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close this bookAnimal Husbandry - Initial Environmental Assessment Series No. 2 (NORAD, 1994)
View the document(introduction...)
View the documentForeword
View the documentIntroduction
close this folderPart I: General account
close this folder1 Characteristics of animal husbandry projects
View the document1.1 Introduction
View the document1.2 Project categories
View the document1.3 Choice of technology, animal species an breed
close this folder2 The environment affected by the project
View the document2.1 The ecology of animal husbandry
View the document2.2 Socio-cultural conditions
View the document2.3 Institutional conditions
close this folder3 Possible environmental impacts
View the document(introduction...)
View the document3.1 Overgrazing and soil erosion
View the document3.2 Pollution of air, soil and water
View the document3.3 Special impacts of livestock-based industries and transportation
View the document3.4 Loss of valuable genes
View the document3.5 Infection pressure and diseases, and impacts of medication
View the document3.6 Other ecological impacts, and consequences for landscapes
View the document3.7 Social impacts
View the document3.8 Impacts of other existing or planned activities
View the document4 Relevant literature
View the documentGlossary
close this folderPart II: Documentation requirements for initial assessment of animal husbandry projects
View the document1 Project description
View the document2 Description of the environment
View the document3 Checklist
View the documentWill the project

3.4 Loss of valuable genes

Increased efficiency in agriculture and animal husbandry may lead to loss of valuable genes. The focus has particularly been directed towards genetic resources in plants. This is due to the fact that many cultivated plants are self-fertile or clones being marketed as homogeneous lines or hybrids. When these supplant local varieties from a cultivated area, reduced genetic variation and loss of valuable genes may be the result. For a more detailed account of this, "The convention on biological diversity" (UNEP 1992) can be consulted.

In general, the risk of losing genes of domestic animals is smaller, as domestic animals are cross-fertilizers. Loss of genes can happen if imported exotic breeds totally replace local ones. Commercial poultry production is especially vulnerable, because some local poultry breeds are in danger of becoming extinct. Such standardizing of production systems creates a form of monoculture, reducing the possibilities of subsequent alterations, which might be desirable. Experience, by FAO for example, shows that subsistence households and hobby producers often take great interest in local poultry breeds, and that these breeds will therefore be preserved. One should nevertheless note that The World Poultry Science Association has appealed to FAO to take initiatives to preserve genetic resources in poultry. Replacement of local swine breeds by improved swine breeds from the industrialized countries is widespread wherever commercial pork production is established in developing countries. Measures may be called for to preserve local swine breeds. An alternative to preserving local breeds is to improve them by crossing in imported breeds, as well as making selections in the new mixed population under current environmental conditions. Crossing and selection will make it possible to preserve valuable genes in the population, provided they do not have a strongly negative effect on the properties which selection is meant to improve. The frequency of local genes may become lowered, but research has shown that the decline takes place slowly and that loss of important production and resistance properties, being governed by many genes, will not happen for generations. Such improved and upgraded local breeds are also likely to become valuable elements in a three or four breed crossing programme aimed at efficient and economical pork and poultry production in developing countries.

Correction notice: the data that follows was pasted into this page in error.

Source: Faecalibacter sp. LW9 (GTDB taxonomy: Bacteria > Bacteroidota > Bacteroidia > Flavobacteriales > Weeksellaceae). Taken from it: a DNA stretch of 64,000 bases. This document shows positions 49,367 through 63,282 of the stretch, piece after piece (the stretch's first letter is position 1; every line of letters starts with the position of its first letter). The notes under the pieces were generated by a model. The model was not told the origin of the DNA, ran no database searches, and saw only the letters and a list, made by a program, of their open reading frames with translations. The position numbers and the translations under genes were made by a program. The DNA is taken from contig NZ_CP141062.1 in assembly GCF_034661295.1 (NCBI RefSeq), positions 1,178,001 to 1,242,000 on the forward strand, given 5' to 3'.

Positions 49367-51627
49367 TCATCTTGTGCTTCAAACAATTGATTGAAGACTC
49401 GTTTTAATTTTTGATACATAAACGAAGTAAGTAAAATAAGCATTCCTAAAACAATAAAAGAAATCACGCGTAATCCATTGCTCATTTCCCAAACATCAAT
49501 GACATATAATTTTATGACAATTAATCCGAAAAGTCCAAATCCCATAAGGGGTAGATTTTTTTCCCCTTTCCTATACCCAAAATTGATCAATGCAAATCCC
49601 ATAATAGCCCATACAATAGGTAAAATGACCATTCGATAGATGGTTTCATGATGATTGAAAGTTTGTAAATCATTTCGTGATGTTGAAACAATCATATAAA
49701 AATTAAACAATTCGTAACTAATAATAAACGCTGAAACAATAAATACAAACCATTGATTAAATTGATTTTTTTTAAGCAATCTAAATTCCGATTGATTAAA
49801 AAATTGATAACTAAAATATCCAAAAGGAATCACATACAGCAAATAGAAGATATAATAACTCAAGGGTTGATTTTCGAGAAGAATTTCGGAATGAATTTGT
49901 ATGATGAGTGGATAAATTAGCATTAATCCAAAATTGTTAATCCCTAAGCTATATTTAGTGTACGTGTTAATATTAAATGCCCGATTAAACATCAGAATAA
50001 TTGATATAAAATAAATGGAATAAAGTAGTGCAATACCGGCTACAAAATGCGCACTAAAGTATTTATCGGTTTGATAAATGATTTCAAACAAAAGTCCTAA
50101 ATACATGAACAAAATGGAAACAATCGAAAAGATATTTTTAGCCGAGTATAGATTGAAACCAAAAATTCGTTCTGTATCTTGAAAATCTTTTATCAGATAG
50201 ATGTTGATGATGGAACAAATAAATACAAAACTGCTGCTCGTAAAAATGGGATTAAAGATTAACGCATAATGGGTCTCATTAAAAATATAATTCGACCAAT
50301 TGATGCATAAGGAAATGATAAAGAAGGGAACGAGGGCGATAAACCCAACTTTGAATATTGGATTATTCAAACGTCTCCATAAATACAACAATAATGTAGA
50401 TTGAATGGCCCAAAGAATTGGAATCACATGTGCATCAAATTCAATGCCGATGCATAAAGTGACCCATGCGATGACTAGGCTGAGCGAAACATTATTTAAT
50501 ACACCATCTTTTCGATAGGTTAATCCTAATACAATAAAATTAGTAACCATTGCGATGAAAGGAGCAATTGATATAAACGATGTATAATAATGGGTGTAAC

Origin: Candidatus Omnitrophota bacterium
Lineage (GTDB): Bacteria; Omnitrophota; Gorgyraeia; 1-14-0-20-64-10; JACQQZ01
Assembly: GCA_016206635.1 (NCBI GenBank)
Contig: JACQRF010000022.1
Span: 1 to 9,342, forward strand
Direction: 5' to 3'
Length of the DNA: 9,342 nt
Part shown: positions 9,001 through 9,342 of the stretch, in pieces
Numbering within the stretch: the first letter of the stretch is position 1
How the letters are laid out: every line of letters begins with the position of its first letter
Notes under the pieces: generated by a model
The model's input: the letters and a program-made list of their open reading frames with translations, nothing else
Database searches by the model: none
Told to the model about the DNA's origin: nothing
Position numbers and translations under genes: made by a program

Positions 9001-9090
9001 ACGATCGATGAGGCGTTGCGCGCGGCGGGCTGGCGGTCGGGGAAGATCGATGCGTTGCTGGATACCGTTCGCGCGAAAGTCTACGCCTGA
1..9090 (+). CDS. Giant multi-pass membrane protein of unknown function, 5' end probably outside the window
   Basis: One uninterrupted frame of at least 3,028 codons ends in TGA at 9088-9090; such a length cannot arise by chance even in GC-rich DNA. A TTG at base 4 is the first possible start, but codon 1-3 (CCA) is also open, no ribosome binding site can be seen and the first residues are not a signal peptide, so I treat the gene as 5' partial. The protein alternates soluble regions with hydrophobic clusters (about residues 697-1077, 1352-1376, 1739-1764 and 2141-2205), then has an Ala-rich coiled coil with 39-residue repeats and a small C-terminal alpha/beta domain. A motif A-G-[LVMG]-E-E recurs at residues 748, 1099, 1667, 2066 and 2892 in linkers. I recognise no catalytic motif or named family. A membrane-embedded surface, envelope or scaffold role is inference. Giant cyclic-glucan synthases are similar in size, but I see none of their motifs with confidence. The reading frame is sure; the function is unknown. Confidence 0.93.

Introduction of new cattle, goat and sheep breeds in developing countries generally takes place through crossing with local breeds, not through substitution by new pure breeds. Such crossing and subsequent selection under local environmental conditions will preserve valuable local genes. FAO (1992) has recommended that selection in order to improve and preserve local breeds should take place in a so-called Open Nucleus Breeding System, where it is allowed to cross in animals of the same breeds or of other breeds having the desired properties. In many industrialized countries, a high degree of standardization of cattle breeds over large areas and between countries is taking place. This development, however, is still not common in most developing countries.